If you're going to be in or near Vancouver next February, check back on their site regularly for updates – so you can register as soon as it opens (the conference fills up awfully quickly). And if you aren't going to be in Vancouver in February, well, compare the winter climate here to yours and adjust your travel plans accordingly.

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Social Signal at the Blog Business Summit

Blog Business Summit 2007

We're pleased to be sponsoring the 2007 Blog Business Summit, running Oct. 25-27 in Seattle. It's a gathering of some of the leading voices in business blogging:

We’re hoping you can join us to compare notes and discover the latest tools and techniques that will help you take your blogging, videoblogging, and podcasting efforts to the next level.

Business Blogging gurus like Robert Scoble, Matt Mullenweg, Jason Calacanis, Mary Hodder, Buzz Bruggeman, Maryam Scoble, Janet Johnson, Steve Broback, John Furrier, and DL Byron have already said they’re available to take the podium during this year’s event, and many more experts will be joining us onstage during the three-day confab.

And because we're sponsors, we get to offer a special discount on registering. (That's right: we spend money and pass the savings on to you!) Enter the sponsor code SOSIGNAL06 on the second page of the registration site, and they'll knock $100 off the fee. Not bad for a conference that offers everything from the very basics to the latest trends.

If you are planning on coming, let us know – we'll look forward to seeing you there. (And it's your chance to see Alex's now-legendary laptop!) 

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Looking at the Liberal leadership web sites

2006 Political campaigns engage with social web, but fall short in building vibrant online communities

Political campaigns are supposed to be innovators when it comes to the online world; witness the breakout success of the Howard Dean campaign and the increasing significance of blogs in U.S. politics.

So whenever an election is underway, it's worth having a look at how campaigns are using the web and the power of online community – and in Canada, the big electoral news right now is the Liberal Party's leadership campaign.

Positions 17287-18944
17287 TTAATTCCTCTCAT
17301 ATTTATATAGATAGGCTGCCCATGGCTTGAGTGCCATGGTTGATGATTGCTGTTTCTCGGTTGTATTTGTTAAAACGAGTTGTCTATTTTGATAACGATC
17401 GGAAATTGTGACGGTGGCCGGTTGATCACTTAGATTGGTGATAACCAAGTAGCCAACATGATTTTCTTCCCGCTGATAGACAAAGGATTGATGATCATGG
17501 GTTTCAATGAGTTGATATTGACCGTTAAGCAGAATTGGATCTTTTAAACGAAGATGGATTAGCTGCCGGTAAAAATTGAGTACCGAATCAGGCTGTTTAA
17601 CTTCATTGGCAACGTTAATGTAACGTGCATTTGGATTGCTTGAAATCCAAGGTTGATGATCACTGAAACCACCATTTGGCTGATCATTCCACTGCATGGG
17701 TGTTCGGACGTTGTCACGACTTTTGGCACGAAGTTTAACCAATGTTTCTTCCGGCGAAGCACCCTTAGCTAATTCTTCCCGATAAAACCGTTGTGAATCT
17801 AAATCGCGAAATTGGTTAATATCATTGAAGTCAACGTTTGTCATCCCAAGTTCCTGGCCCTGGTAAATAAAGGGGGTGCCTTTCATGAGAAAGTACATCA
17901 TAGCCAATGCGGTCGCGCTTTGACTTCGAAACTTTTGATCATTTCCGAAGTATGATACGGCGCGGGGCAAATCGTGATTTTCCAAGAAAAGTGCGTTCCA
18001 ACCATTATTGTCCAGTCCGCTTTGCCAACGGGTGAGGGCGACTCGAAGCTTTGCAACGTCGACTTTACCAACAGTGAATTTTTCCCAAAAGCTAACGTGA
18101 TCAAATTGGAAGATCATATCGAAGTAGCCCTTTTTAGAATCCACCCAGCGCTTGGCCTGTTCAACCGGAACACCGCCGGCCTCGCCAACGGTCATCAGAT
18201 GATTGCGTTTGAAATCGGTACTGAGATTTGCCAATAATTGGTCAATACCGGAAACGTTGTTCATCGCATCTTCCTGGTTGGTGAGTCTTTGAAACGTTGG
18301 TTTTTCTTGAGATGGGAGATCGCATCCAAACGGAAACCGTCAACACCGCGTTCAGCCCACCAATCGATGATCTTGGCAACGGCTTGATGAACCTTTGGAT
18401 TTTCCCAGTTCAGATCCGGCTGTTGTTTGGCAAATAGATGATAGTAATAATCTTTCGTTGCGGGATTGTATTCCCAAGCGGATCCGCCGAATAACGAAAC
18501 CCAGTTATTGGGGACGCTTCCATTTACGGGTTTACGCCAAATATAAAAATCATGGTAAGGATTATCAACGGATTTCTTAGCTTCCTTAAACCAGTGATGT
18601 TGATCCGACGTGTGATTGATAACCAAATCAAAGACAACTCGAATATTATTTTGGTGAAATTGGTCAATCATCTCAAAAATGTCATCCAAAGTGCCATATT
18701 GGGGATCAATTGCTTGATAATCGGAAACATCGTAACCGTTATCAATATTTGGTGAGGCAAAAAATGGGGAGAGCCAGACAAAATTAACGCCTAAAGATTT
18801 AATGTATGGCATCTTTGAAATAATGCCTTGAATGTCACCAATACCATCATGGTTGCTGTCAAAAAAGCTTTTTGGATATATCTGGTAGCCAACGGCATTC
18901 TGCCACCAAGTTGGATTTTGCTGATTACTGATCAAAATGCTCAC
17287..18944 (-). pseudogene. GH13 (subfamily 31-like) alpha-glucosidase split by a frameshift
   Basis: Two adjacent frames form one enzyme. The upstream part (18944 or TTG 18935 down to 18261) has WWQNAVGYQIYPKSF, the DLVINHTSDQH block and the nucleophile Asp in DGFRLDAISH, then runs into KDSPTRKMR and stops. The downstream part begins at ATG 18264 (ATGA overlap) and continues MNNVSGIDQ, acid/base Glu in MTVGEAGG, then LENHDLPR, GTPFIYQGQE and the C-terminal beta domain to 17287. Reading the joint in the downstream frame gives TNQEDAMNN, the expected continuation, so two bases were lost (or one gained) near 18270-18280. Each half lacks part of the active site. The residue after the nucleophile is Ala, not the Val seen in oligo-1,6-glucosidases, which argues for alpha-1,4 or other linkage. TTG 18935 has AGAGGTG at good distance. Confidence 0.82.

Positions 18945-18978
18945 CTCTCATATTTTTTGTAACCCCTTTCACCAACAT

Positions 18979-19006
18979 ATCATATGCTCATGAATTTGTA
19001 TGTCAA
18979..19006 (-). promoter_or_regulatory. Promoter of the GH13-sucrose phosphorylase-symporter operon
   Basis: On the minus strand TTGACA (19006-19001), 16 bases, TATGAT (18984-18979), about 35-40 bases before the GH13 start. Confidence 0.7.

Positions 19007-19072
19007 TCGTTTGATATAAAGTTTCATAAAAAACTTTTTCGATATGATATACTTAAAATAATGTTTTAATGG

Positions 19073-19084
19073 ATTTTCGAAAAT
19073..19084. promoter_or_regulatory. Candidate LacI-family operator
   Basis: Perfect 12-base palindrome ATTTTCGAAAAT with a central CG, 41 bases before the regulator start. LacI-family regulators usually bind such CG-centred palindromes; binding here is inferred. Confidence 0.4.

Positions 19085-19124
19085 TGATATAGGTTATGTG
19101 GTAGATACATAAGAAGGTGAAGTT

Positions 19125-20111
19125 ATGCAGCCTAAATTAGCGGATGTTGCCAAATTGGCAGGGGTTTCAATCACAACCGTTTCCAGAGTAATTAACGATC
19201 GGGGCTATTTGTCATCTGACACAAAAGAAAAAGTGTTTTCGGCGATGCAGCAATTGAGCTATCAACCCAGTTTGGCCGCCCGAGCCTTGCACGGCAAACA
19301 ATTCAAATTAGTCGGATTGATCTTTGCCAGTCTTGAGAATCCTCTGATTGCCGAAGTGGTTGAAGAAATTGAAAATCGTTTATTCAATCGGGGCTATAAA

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SpeechList moves to Social Signal!

SpeechList, my free newsletter about the craft of speechwriting, has officially moved to Social Signal with issue #7. Along with the usual news, tools and practical tips, this issue has a feature article on breaking into speechwriting:

Maybe you've written a few speeches for yourself or others that went over well. Maybe you're just attracted by the glitz and glamour of the profession. (Maybe you just fell over laughing.) Whatever the reason, you want to start speechwriting professionally.

But where to begin? Unlike aspiring doctors, bike mechanics and chefs, speechwriters don't have a prescribed course of study and internship. There aren't a lot of jobs out there labeled "speechwriter", and no one career path to follow.

The bright side is, that means there are a lot of ways into the business. Here are five tips for anyone who wants to make the leap into professional speechwriting.

Check out the latest issue here – and if you want to subscribe, just click here

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Get more out of Evernote with Alexandra Samuel's great new ebook, the first in the Harvard Business Press Work Smarter with Social Media series!

Available on Amazon, iTunes and HBR.